Why Lower Thames Crossing bosses think it could be the greenest road ever built in Britain

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The £9 billion Lower Thames Crossing could become the greenest road ever to be built in Britain according to National Highways who've unveiled the sort of technology which it believes will achieve their eco reality.

Sights have been set on upscaling hydrogen technology to power the heavy machinery needed to build two tunnels under the River Thames to connect Kent and Essex.

It's 14 times lighter than air but three times more expensive than diesel, the fuel traditionally used in construction projects, with anti-crossing campaigners describing the announcement is nothing more than a PR stunt.

Matt Palmer, Executive Director, Lower Thames Crossing said, “The proposed Lower Thames Crossing is designed to be the greenest road ever built in the UK, with the aim of being carbon neutral in construction.

A hydrogen powered engine prototype Credit: ITV News Meridian

"At the heart of these plans is the use of clean low-carbon hydrogen power, and by using it on such a large scale to power our heavy construction machinery that is traditionally hard to electrify, we can significantly reduce our carbon footprint, accelerate the construction industry’s shift away from diesel, and help kick start the creation of a hydrogen ecosystem in the Thames Estuary."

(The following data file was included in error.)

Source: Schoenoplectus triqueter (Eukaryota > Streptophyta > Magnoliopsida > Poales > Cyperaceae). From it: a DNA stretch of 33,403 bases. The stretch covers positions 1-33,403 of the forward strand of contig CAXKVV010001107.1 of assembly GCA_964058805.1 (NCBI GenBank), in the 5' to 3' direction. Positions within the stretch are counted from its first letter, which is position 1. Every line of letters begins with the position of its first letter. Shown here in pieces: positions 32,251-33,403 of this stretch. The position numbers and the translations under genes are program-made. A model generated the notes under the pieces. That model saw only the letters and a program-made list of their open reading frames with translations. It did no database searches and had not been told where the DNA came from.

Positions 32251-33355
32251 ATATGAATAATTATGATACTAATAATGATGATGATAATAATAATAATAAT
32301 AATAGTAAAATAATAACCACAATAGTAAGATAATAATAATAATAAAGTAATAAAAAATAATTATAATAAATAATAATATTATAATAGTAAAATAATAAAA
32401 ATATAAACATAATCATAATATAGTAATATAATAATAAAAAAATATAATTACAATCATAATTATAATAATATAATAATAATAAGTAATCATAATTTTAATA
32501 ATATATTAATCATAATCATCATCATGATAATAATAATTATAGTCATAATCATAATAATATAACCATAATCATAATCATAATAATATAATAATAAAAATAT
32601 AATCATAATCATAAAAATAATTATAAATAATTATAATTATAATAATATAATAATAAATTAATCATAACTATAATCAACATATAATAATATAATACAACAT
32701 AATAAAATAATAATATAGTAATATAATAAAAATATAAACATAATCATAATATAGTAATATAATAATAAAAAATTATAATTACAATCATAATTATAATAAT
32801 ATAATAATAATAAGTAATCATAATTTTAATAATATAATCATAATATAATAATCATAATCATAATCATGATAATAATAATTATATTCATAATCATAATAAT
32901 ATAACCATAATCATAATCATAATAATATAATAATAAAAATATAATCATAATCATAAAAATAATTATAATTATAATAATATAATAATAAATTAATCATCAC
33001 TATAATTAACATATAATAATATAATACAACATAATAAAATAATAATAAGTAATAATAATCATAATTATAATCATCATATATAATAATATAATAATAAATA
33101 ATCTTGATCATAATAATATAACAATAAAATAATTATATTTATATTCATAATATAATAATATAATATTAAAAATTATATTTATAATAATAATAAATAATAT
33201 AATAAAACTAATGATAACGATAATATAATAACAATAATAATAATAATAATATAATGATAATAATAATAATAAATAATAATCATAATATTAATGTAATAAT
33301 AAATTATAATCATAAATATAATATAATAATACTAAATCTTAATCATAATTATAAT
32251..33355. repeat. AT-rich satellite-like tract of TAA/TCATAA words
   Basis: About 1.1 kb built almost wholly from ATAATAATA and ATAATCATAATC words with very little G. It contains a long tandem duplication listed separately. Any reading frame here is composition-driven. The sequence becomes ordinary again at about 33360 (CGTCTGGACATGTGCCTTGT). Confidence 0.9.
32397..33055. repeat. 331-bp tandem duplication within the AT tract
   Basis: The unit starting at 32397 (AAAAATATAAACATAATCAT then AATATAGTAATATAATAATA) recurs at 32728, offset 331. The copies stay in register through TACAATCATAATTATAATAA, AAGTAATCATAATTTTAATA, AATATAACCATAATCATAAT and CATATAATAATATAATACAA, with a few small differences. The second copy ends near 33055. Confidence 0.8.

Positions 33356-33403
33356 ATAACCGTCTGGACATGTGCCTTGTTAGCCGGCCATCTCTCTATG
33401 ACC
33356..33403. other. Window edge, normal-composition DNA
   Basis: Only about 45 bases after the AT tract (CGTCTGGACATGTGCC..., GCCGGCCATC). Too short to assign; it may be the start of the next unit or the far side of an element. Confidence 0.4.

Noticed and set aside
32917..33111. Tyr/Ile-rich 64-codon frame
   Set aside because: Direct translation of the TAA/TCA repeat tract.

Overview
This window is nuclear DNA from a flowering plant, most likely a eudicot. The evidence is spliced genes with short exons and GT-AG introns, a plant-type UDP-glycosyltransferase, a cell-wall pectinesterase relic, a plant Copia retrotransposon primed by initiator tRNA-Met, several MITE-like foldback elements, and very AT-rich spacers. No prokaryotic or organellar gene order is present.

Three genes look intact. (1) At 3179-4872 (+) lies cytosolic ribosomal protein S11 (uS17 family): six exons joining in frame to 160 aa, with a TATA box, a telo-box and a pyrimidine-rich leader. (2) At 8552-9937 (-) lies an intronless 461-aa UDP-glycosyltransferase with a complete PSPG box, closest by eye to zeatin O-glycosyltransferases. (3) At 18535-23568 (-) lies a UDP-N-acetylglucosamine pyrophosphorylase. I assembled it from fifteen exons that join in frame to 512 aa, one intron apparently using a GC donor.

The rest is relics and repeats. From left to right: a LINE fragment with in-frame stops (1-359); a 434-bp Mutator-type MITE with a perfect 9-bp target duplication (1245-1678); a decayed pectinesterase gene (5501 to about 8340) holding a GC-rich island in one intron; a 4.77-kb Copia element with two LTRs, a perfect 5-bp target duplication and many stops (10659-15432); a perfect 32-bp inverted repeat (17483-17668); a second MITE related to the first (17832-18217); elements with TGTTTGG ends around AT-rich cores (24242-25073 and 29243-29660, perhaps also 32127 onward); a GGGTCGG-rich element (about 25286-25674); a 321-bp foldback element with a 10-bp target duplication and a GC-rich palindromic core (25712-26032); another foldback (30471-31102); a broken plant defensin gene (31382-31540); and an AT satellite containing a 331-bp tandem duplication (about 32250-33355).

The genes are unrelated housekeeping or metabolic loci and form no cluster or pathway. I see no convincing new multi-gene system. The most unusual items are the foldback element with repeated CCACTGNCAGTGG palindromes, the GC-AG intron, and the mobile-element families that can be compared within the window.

Laura Blake from the Thames Crossing Action Group said, "There aren't any guarantees that any of what they're saying is actually possible. And obviously that would also push the price up.

"Green hydrogen is by no means cheap. It's not readily available and it uses a lot of electricity at a time when we've got electricity shortages throughout the country. So we don't think it's as good as they might be trying to make out.

"It was only last year at an industry event that it was said that it would be very difficult to do so and the technology wasn't there. And anything at the moment will be a prototype. Now, when you're talking about such a huge project, should we really be gambling so much public money on something that is trialing prototypes and stuff that's not really properly available yet?"

National Highways say the move to create a hydrogen network will support 9,000 jobs across the Thames Estuary, and the purchase of 6 million kilograms of hydrogen will replace around 20 million litres of diesel.

The Government's said the opening of the Lower Thames Crossing will be two years later than expected because of inflation Credit: National Highways

Alasdair Reisner, CEO of the Civil Engineering Contractors Association said,

"We have a shared challenge to drive carbon out of the construction industry, finding alternatives to diesel is vital.

"The journey will be difficult unless we start to make progress now and the leadership shown by the Lower Thames Crossing to use hydrogen at this unprecedented scale shows it can be done, and invites others to take a similarly bold step forward."

The application for the Lower Thames Crossing is currently being examined by the planning inspector as part of the decision making process.

Earlier this year, construction of the Lower Thames Crossing, which was due to start in 2024, was pushed back by two years by the Government over inflationary pressures.

The 14-mile route is designed to ease pressure on the Dartford Crossing but this delay means it won't be operational until 2031 at the earliest.

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